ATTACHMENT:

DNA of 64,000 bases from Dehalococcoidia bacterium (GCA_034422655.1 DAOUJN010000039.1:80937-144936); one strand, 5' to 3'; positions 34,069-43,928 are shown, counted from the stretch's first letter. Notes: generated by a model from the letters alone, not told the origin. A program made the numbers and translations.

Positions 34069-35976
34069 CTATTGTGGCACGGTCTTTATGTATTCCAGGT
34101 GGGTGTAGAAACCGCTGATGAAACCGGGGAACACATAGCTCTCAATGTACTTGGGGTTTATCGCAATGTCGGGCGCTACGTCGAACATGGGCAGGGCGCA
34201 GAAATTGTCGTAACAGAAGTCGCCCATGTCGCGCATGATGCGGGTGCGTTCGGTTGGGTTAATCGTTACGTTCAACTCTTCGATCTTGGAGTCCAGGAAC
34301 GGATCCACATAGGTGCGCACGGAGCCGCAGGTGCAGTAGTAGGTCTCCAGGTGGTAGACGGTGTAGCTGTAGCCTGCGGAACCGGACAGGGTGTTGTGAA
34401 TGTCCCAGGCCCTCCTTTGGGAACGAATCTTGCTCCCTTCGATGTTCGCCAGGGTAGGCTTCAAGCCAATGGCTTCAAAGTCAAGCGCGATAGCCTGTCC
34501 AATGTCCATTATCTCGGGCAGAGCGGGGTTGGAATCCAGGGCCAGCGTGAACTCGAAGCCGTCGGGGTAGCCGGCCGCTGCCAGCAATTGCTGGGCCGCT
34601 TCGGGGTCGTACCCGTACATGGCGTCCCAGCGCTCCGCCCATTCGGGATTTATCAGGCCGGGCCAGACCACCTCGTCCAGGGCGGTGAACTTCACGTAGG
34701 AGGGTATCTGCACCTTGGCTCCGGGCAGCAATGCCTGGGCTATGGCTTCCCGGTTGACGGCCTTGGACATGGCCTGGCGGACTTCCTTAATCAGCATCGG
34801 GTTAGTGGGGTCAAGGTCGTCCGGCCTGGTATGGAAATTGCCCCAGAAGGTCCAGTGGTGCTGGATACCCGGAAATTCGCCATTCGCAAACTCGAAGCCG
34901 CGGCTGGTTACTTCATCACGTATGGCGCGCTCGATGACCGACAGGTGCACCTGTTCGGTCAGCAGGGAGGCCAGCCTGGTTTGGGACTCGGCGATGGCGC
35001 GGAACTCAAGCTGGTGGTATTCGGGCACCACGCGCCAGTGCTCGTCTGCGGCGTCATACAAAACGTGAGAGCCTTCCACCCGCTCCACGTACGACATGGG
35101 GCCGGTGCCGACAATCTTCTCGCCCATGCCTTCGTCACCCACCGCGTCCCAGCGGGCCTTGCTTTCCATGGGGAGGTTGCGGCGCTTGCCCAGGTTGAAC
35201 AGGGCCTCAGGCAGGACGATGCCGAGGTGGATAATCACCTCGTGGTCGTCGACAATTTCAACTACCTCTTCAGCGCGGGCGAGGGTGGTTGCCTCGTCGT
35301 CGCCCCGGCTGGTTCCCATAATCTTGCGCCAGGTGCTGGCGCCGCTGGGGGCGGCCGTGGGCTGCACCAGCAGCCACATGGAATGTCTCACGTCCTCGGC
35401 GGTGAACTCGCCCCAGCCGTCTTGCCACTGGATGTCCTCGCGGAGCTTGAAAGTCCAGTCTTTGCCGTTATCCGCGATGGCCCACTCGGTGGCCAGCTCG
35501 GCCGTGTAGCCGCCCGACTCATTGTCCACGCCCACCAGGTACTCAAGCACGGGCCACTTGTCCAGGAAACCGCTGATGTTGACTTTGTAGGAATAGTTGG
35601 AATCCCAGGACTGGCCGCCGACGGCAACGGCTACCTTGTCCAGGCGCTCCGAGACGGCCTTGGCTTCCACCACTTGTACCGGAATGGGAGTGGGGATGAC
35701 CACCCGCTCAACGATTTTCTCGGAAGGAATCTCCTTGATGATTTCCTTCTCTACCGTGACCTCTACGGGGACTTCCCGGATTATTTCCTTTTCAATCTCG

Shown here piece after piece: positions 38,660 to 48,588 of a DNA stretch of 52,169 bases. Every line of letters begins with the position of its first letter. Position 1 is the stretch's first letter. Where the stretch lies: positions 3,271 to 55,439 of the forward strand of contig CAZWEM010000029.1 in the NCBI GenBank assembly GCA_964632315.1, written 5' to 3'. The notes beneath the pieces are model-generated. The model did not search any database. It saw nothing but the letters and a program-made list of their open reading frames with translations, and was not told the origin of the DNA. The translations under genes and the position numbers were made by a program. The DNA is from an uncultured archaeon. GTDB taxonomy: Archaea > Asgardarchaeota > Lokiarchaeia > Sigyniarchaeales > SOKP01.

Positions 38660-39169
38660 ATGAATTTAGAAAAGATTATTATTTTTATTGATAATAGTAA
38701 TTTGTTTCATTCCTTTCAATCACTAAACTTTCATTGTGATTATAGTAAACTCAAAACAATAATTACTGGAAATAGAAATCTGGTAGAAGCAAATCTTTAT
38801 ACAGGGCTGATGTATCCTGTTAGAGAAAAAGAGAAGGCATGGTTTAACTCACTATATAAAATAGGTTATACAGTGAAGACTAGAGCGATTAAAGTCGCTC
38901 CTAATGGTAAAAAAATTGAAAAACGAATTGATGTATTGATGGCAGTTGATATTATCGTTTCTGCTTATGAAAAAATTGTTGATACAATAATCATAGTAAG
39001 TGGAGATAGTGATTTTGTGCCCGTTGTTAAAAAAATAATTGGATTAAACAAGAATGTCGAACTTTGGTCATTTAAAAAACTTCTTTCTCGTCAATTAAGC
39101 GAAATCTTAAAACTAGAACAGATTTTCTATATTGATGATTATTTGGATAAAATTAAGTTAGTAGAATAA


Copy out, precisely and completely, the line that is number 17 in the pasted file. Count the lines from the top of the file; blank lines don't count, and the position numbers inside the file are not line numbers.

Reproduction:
35401 GGTGAACTCGCCCCAGCCGTCTTGCCACTGGATGTCCTCGCGGAGCTTGAAAGTCCAGTCTTTGCCGTTATCCGCGATGGCCCACTCGGTGGCCAGCTCG